We offer support in different aspects of life.


As a parent, you want your child to be able to develop safely and healthily. But parenting is not always easy. Sometimes you, as a parent cannot work it out on your own. For example, your child has problems in (social) development, emotional or behavior problems. You may need to seek the help of a specialist, but you don’t know exactly how to go about it.

At Kwetu, we think together with our community about how to get the right help. We do not only support the parents and the child in their home situation but also involve the social network such as the school and/or other institutions involved with children’s support.

Legal desk

Kwetu through its partners facilitates our community with their asylum and immigration procedures and we work with recognised experts in this field. We put the person at the center of our work. Understanding that procedures can be long and with the uncertainty character, can be traumatizing.

That is why we ensure that we work together with different sectors and stakeholders to ease the pressures on the individuals.
Kwetu equally facilitates our community members in different legal issues that might occur such as related to contract, childcare support, divorce, contracts or taxes among others.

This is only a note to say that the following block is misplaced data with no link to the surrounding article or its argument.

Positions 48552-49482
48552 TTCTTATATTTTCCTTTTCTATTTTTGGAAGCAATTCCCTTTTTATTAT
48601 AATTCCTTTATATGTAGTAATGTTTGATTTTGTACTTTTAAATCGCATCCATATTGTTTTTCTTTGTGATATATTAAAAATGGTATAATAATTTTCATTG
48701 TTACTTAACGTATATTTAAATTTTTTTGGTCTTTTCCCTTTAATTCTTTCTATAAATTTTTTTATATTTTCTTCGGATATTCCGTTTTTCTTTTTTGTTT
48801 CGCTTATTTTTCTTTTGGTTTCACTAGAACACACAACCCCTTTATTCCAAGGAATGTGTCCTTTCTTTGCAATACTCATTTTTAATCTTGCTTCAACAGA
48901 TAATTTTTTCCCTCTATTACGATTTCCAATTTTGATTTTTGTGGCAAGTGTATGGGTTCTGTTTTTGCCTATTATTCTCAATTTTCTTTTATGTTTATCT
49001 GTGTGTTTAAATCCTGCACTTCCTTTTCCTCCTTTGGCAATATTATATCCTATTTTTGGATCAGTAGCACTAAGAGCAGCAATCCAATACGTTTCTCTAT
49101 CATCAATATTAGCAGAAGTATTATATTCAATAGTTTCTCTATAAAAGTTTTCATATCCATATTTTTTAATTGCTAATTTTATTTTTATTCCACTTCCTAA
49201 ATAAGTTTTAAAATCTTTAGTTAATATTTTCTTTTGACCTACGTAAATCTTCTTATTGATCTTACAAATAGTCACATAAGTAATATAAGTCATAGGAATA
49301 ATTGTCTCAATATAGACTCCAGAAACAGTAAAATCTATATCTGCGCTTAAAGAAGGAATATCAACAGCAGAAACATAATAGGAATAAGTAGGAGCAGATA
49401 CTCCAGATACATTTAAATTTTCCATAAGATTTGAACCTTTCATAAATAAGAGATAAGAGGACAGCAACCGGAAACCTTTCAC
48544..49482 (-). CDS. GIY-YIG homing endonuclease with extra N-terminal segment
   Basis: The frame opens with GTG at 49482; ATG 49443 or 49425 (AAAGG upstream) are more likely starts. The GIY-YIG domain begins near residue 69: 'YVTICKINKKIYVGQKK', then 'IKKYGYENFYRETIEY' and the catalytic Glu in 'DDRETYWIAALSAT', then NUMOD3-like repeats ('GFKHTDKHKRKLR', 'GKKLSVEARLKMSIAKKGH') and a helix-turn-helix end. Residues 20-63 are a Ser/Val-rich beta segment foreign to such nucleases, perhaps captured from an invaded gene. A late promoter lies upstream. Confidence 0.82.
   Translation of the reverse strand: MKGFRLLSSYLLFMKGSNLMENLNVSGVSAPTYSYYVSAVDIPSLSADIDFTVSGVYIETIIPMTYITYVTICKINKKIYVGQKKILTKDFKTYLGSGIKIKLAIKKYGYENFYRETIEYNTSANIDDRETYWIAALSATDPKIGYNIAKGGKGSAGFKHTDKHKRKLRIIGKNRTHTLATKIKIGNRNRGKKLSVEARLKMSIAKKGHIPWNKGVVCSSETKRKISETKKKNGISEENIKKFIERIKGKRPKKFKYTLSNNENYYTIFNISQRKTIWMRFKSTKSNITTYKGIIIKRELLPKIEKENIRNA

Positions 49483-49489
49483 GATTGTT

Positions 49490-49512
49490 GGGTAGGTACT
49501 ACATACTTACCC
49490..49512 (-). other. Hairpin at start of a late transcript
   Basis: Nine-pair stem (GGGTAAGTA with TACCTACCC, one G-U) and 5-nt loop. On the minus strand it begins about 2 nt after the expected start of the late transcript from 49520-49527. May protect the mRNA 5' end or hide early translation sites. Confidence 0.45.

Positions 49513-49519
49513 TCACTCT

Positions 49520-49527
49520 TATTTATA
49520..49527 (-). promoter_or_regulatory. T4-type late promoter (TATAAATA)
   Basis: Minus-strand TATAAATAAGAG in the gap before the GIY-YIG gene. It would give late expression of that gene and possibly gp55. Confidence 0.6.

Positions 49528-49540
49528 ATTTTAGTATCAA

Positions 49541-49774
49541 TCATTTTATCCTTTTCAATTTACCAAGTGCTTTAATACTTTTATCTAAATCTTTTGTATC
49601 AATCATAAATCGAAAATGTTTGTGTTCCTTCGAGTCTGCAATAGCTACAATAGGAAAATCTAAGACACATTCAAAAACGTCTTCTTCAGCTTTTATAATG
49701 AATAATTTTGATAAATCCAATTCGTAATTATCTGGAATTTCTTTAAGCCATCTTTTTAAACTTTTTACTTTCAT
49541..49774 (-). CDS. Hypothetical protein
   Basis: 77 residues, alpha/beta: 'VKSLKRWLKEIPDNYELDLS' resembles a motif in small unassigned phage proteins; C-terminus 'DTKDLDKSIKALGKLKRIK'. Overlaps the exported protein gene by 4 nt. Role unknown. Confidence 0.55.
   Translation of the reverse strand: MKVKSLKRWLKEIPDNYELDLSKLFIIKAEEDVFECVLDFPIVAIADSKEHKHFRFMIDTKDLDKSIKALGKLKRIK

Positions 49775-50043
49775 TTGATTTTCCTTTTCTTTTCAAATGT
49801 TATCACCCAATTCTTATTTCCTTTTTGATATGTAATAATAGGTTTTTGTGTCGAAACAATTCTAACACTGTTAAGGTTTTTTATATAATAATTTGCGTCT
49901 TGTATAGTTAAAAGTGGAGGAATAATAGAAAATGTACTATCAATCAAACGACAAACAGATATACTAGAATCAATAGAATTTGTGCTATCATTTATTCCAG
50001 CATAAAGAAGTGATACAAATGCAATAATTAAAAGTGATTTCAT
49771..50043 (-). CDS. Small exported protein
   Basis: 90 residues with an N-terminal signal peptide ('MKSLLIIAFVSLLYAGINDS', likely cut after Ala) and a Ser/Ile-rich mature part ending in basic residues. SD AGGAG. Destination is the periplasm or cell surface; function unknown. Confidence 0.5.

Many refugees and/or migrants have found themselves in legal challenges because of not accessing the right information or wrongly accused. To find the right support can be challenging. That is why we support not only through guidance but training and tips that prevent migrants to find themselves in legal entanglement.

Aside from refugees and migrants, our support is also extended to “undocumented” migrants as we believe that even an information, a listening ear or guidance can help further someone

Health desk

In the Netherlands, care and other forms of help are demand-oriented. Many refugees and migrants, especially women, are not used to asking for help. In addition, information about diseases and the care and welfare offer is is already a challenge for people who have grown up with the Dutch language. This makes it very difficult for migrant to know where or what to ask if you don’t know what is needed or what is available?

If care providers do not receive the right support and the right (further) training; if care institutions and organizations do not have a clear and strong policy for the organization of culture-sensitive care; if policymakers do not turn a widely supported wish into a concrete action point, truly person-centred care remains an illusion. Especially when it comes to the growing group of refugees/migrants in need of care.

In this section Kwetu offers training and facilitates women wishing to work within the Health sector


Sexual and gender-based violence (SGBV) refers to any act that is perpetrated against a person’s will and is based on gender norms and unequal power relationships. It includes physical, emotional or psychological and sexual violence and denial of resources or access to services. Violence includes threats of violence and coercion. SGBV inflicts harm on women, girls, men and boys and is a severe violation of several human rights.

At Kwetu, a special attention is to facilitate access to support and creating a safe space for our community members

Education desk

Children and Youth with a migration background often find it difficult to find their place in the learning environment that is new to them. Those in education can benefit from advice and tips on how to address learning needs in increasingly diverse and multilingual classes.